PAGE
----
A budding future
In the early 1980’s I discovered the power of flowers. I was managing the Angel Hotel in Abergavenny
that is now famous for its afternoon teas.
The hotel did not have the best reputation at the time and I had to work
hard to win over the local market. I
decided to get involved with Wales in Bloom and support the town’s entry. Despite not having a blade of grass in the
hotel I created a fantastic floral display.
There were colourful window boxes, a courtyard with a fountain and
recordings of bird music, and around the car park I built up the walls and
filled them with flowers. Hanging
baskets added to the floral experience.
We won the hotel section for Wales in Bloom two years
running. During that time we had a
massive increase in sales and the investment was paid back many fold. The PR was fantastic and Abergavenny did win
the town section of Wales in Bloom. It
transformed the hotel’s reputation and the Angle Hotel became the social hub of
During this period I noticed a huge increase in guests from
America. One day I was talking to an
American guest about this situation. He
quickly asked me – Do you know why? I
had no idea. He then produced a half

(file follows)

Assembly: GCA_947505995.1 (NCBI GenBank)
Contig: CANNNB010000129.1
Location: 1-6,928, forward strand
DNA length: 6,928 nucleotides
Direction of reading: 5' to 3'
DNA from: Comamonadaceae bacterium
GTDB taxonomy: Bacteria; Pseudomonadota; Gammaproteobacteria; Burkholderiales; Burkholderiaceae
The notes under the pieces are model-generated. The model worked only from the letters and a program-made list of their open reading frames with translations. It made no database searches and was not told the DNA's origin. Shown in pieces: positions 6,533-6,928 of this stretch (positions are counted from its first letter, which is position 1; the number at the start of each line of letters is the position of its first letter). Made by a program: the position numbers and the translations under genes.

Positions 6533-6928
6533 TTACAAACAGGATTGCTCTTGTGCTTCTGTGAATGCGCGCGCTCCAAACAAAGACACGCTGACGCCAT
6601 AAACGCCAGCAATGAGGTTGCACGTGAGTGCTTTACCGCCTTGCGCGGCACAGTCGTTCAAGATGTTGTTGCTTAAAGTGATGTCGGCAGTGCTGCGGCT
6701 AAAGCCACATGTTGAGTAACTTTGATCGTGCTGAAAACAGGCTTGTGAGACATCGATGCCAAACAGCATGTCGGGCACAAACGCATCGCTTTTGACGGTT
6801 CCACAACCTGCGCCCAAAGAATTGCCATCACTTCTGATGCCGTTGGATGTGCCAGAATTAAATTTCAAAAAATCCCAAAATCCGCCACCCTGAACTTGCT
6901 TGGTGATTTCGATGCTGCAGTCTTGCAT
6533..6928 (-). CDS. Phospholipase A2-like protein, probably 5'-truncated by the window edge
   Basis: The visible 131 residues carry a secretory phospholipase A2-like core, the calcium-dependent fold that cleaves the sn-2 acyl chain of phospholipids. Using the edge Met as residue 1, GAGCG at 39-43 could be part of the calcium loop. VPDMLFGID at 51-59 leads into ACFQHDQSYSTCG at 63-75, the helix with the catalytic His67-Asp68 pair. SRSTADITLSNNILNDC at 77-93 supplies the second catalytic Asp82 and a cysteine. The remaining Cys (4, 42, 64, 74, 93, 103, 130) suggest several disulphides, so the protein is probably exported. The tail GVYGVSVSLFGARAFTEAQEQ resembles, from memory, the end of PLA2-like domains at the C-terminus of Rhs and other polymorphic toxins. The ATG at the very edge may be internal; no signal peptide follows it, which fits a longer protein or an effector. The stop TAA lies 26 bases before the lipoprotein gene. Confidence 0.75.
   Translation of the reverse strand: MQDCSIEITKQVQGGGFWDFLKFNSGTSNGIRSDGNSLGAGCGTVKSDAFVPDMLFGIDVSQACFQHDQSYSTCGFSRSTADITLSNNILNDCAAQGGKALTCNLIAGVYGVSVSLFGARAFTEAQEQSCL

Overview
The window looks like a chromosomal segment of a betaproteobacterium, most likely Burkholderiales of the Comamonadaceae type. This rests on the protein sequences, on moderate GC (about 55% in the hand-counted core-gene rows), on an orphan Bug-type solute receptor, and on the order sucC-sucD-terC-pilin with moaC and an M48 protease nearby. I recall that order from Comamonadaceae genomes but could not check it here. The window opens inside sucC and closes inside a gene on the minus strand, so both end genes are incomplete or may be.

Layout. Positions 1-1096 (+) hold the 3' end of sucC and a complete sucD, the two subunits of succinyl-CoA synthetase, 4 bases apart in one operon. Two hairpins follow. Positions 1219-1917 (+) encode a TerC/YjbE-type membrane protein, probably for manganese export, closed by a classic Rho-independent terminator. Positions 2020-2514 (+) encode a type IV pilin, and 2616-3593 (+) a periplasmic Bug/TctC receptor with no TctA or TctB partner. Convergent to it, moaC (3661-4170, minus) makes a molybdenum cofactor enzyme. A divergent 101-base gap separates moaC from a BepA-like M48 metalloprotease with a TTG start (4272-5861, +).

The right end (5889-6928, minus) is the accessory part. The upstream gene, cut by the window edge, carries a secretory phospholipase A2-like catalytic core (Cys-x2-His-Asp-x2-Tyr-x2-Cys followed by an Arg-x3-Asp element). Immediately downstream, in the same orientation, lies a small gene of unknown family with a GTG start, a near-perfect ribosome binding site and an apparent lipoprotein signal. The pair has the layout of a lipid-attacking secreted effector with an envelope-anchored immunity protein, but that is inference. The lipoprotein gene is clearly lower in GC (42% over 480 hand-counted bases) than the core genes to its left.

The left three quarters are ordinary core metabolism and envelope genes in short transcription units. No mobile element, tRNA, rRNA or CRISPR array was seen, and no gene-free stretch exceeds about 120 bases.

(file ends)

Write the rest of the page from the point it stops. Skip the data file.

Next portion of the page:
page article in the New York Times about the flowers in the hotel and how
welcoming it was.
The reason for writing this is to remind hoteliers about the
importance of visual impact. I have
driven past hotels while looking for a room. On many occasions I have driven on because I
don’t like the look of it. And nowadays
we can look at pictures on the hotel’s website so it is more important than
How well does your hotel facade promote your hotel? I suggest if you have a country house hotel
in lovely gardens the solution is already there. Chewton Glen for example is in a magnificent
setting but it still has a team of gardeners ensuring the grounds are well
In my opinion City hotels need to do much more to make their
outsides look better than the competitions.
You need to catch the eye of the passerby but instead I see no window
boxes full of spring colour in lovely hanging baskets, often just weeds or
flowers dying from lack of water. I know
they can be costly but I firmly believe the investment pays off. We frequently say we eat with our eyes and I
believe the same applies to the way hotels present themselves and how guests